Shelia Love: A Story of Faith, Hope, and Love

Two cardiac surgeries, two amputations and severe depression - This is Shelia's journey.

It all started when Shelia Love went to the hospital with stomach issues.  Shortly after arriving, doctors discovered that Shelia had fluid around her lungs and serious heart problems, which if left untreated, would have possibly killed her within just a week. 

One month after her initial visit, Shelia went in for open heart surgery and spent over a month in intensive care recovering, only to go in for another cardiac surgery shortly after.  During a cardiac follow up, doctors noticed that the toes on one of her feet were turning black due to poor circulation.  Doctors worked hard to save her toes, but in the end, had to amputate all toes on her left foot. 

Shelia began the healing process, but shortly after starting rehab, she encountered another setback.  Just two days before Christmas, Shelia's surgeon discovered that her surgical site had become badly infected.  And on Christmas Eve, Shelia learned that doctors would have to amputate her leg below her knee.

"I wanted to flip out, but then I just started praying and praying and praying," recalled Shelia.  "Then I got calm, and it felt like there were angels all around me.  I felt at peace." 

Thankfully, Shelia was blessed with a full recovery, but her journey was long from over.

During her recovery, Shelia battled with severe depression.  At times, she felt like she just didn't have any hope, which is right about the time when Shelia was introduced to Optimus Prosthetics patient advocate Lyndsey. 

"Every time she (Lyndsey) came to visit me, I cried," described Shelia.  "I LOVE Lyndsey.  She made me feel so good.  She came in and told me her story.  She showed me her legs, and she gave me hope to live because at one time, I just didn't feel like I had any hope."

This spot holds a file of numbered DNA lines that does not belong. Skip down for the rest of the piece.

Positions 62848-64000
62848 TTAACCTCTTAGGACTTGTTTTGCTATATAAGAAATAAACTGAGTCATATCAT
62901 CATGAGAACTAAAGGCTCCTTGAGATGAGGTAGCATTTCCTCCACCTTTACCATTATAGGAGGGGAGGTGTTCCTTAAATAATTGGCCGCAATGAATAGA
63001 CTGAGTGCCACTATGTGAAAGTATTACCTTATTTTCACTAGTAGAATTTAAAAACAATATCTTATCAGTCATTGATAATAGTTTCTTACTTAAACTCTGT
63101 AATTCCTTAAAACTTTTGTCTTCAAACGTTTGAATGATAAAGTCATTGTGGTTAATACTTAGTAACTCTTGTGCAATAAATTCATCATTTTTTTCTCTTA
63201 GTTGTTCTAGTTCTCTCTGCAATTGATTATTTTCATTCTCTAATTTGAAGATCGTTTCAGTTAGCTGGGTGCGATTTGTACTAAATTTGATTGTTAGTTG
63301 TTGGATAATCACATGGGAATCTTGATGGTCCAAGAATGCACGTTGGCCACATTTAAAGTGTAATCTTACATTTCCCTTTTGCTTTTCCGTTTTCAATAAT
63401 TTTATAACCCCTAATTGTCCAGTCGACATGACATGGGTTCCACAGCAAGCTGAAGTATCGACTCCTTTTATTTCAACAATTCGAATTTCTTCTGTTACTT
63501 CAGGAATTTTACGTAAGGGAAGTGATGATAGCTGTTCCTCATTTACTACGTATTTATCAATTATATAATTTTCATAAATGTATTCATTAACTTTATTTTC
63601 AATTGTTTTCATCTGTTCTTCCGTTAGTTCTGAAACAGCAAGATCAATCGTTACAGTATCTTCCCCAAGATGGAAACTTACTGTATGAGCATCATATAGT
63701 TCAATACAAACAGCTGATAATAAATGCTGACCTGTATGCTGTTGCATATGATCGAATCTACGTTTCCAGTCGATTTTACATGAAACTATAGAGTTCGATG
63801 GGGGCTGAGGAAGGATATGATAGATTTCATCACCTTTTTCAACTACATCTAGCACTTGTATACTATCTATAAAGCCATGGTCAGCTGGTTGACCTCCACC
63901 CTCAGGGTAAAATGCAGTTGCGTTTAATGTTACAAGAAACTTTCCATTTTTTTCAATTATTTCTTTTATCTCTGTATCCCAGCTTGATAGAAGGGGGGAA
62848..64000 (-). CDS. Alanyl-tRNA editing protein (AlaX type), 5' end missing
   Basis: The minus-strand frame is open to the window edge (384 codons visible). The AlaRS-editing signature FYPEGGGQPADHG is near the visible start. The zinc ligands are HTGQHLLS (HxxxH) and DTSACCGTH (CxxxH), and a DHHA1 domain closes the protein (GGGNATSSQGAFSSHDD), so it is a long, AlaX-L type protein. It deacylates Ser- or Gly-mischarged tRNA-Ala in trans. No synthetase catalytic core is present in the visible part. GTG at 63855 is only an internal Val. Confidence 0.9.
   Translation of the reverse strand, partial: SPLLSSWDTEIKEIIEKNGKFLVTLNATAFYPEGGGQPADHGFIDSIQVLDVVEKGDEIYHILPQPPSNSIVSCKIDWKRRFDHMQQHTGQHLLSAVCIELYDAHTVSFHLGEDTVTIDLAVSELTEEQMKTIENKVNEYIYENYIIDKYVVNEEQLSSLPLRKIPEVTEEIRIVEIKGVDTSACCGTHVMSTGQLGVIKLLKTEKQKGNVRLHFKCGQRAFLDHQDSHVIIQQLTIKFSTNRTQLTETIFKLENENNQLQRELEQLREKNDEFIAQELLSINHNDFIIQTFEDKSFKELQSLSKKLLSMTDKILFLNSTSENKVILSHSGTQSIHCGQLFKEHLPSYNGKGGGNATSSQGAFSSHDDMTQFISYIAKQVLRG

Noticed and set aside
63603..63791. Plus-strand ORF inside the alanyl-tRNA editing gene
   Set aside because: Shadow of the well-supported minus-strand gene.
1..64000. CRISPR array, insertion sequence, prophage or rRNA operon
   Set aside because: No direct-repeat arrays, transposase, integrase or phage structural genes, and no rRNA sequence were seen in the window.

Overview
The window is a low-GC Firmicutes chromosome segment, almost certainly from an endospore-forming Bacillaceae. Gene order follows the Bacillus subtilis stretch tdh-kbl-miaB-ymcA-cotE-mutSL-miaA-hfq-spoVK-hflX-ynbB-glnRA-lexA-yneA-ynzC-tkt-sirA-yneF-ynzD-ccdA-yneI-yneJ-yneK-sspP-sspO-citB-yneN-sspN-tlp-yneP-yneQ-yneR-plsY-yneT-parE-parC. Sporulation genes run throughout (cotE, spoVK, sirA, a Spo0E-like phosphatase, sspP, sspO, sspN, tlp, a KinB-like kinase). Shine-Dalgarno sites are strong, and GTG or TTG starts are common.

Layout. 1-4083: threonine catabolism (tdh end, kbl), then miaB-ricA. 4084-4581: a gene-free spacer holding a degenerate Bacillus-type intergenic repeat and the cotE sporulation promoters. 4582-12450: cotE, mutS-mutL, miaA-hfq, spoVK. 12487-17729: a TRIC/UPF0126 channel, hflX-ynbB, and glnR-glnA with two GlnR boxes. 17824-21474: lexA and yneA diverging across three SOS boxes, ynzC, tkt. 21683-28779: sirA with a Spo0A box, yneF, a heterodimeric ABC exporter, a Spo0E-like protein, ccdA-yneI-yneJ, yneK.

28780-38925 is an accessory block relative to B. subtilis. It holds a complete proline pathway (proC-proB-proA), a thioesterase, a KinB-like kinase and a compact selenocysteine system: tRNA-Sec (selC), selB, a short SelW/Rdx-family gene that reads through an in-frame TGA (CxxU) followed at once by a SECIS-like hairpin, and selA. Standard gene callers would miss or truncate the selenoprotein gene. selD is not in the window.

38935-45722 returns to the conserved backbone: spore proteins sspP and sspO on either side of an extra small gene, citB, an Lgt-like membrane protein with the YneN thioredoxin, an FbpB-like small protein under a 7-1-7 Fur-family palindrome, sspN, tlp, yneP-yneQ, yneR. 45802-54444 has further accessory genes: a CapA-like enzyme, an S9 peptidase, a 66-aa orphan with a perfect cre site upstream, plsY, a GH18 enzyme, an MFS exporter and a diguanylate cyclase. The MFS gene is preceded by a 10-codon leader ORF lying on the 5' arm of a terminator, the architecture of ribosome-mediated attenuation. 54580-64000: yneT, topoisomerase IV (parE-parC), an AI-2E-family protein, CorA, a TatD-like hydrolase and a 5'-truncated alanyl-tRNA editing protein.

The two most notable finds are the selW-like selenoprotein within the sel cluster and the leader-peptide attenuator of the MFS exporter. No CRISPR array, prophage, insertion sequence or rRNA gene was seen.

Throughout Shelia's recovery, Lyndsey accompanied her to doctor's appointments, visited every week, encouraged her and walked her through this difficult time.

Shelia has now received her prosthesis and is beginning the process of getting back to life.  To others facing amputation, Shelia recommends prayer and patience.

"It will be scary at first.  It is a scary feeling losing a limb and you will be like a newborn baby, having to learn everything all over again, but hang in there," Shelia encourages.  "You gotta pray, you gotta have patience and you got have the right people around you.  If you don't have the right people around you, it's hard."

One of those "right people" that Shelia had around her, besides her Optimus family, was her godson Rodney.  He was able to attend most appointments and was a huge source of encouragement and strength for Shelia as she adjusted to everyday life at home.

We have been honored to work with Shelia, and when we asked her if she would recommend Optimus Prosthetics to a friend or family member, without pausing Shelia exclaimed, "YES!!  Everybody here at Optimus is beautiful!  Come to Optimus!!"
Bryan Fisher: Getting Back on the Bike
For Bryan Fisher, 2015 kicked off unlike any other.

After years of painful vascular issues, Bryan and his surgeon made the difficult decision to amputate his right leg below the knee on January 6, 2015.  As an avid motorcyclist and family man, he was terrified this amputation would keep him from providing for his family and still participating in the hobbies he has enjoyed his entire life.

One year later, 2016 looks much brighter.  Bryan is back to riding his bike, driving his car and walking tall knowing he overcame his biggest challenges as a new amputee, but the journey wasn't easy.

Starting on the day of the amputation, Bryan had to face the fact that he would walk into the hospital with two legs and leave with only one.  Upon coming out of surgery, Bryan was greeted by Optimus Prosthetics prosthetist Ellie Thompson who applied his zippercast, designed to protect his leg from being bumped or banged around.